Hanger recycling helps cleaners, provides work

May 26, 1994|By Consella A. Lee | Consella A. Lee,Sun Staff Writer

When the job of looking for re-usable hangers among those returned by customers began gobbling up too much of its counter clerks' time, Admiral Cleaners went looking for someone else to do the job, and that suits Clyde "Nicky" Nichols just fine.

Mr. Nichols got the job of sorting and stacking re-usable hangers to be shipped back to the cleaners from Baldwin Industries, a division of Providence Center Inc., a nonprofit organization serving mentally and physically challenged people.

Though the work can be dull at times, Mr. Nichols said, he enjoys it and takes pride in it. "I get tired sometimes," he said. "But I got to do it to make my money."

The dry cleaner's recycling efforts benefits workers at Baldwin and the environment, said Shelley Ness, vice president of Admiral.

"We're trying to encourage our customers more and more to recycle their hangers so they don't end up in the landfills or the dumps," said Ms. Ness.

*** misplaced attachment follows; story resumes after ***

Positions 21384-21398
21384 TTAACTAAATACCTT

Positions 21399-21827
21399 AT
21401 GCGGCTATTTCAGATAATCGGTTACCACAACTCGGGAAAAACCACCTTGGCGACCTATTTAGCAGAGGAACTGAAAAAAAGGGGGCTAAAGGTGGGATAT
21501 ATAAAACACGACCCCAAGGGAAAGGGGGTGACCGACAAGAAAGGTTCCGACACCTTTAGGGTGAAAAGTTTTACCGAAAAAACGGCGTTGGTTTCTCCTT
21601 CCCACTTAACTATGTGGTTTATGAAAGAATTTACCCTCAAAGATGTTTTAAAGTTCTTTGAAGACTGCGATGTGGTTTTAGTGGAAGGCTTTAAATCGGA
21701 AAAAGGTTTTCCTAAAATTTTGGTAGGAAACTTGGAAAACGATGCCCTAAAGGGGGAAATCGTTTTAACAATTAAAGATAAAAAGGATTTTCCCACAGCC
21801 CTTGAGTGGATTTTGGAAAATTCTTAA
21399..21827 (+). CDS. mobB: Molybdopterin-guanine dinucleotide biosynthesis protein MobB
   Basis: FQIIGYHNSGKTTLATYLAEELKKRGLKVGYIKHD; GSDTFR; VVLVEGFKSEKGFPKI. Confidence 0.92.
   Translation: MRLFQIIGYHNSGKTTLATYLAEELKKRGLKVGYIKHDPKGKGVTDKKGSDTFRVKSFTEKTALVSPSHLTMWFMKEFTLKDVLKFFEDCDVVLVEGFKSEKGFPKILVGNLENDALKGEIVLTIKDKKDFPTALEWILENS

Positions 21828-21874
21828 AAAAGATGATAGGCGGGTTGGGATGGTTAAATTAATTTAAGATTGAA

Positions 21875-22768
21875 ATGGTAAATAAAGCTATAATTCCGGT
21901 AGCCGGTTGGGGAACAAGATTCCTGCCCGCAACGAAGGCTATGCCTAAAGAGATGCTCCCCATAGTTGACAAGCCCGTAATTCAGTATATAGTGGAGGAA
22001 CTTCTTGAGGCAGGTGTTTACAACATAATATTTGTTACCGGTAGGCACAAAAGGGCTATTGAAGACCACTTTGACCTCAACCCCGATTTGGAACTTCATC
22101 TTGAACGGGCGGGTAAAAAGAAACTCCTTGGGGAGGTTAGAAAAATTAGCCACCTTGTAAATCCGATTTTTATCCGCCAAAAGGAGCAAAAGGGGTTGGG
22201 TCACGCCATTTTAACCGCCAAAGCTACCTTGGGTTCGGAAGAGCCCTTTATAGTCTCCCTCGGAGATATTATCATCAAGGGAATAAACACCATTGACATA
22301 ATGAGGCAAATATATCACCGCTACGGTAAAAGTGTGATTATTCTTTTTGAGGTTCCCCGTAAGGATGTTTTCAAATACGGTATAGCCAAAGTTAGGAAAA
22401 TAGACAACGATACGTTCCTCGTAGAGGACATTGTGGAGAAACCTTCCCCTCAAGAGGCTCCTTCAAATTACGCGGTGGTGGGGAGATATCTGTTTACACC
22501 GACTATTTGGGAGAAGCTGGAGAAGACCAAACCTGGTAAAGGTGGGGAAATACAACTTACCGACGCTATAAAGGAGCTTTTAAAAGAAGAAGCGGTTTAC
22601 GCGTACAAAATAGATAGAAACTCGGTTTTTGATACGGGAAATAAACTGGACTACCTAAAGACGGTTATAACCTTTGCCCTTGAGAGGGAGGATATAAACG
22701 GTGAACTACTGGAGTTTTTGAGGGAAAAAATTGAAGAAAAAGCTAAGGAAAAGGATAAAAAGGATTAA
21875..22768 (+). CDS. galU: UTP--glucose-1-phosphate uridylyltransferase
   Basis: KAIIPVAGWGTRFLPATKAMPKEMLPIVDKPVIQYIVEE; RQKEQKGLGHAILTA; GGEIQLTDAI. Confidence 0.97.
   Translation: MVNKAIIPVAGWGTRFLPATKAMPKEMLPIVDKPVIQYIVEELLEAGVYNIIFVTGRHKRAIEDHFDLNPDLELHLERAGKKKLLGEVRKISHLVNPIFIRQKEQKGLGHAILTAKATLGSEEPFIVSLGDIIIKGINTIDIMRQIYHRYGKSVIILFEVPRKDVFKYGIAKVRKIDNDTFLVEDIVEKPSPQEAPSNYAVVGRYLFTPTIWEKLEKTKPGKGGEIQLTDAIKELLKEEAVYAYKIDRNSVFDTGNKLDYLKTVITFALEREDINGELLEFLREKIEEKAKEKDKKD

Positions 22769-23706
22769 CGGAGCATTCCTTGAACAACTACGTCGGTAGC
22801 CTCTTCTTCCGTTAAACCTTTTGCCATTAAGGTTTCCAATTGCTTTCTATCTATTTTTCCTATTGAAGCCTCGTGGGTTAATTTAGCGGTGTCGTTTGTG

She estimated that each recycled hanger saves Admiral 20 percent on the cost of a new one.

New hangers costs five cents. A recycled one costs a penny, said Ms. Ness.

The dry cleaner's truck dumps off about 4,000 hangers every week at Baldwin's building on Ritchie Highway in Arnold to be recycled.

Mr. Nichols is paid by the piece to toss out bent hangers, sort gold hangers from white hangers and cardboard-tubed hangers from those with paper coverings.

Mary Rodrigues, production manager at the work shelter, said such jobs help build good work habits and help prepare employees to assume a job off the premises.

The workers' self-esteem and self-worth also increases from being able to make their own money, said David Metrinko, the administrator at Baldwin.

"Their level of concentration is amazing," he said.

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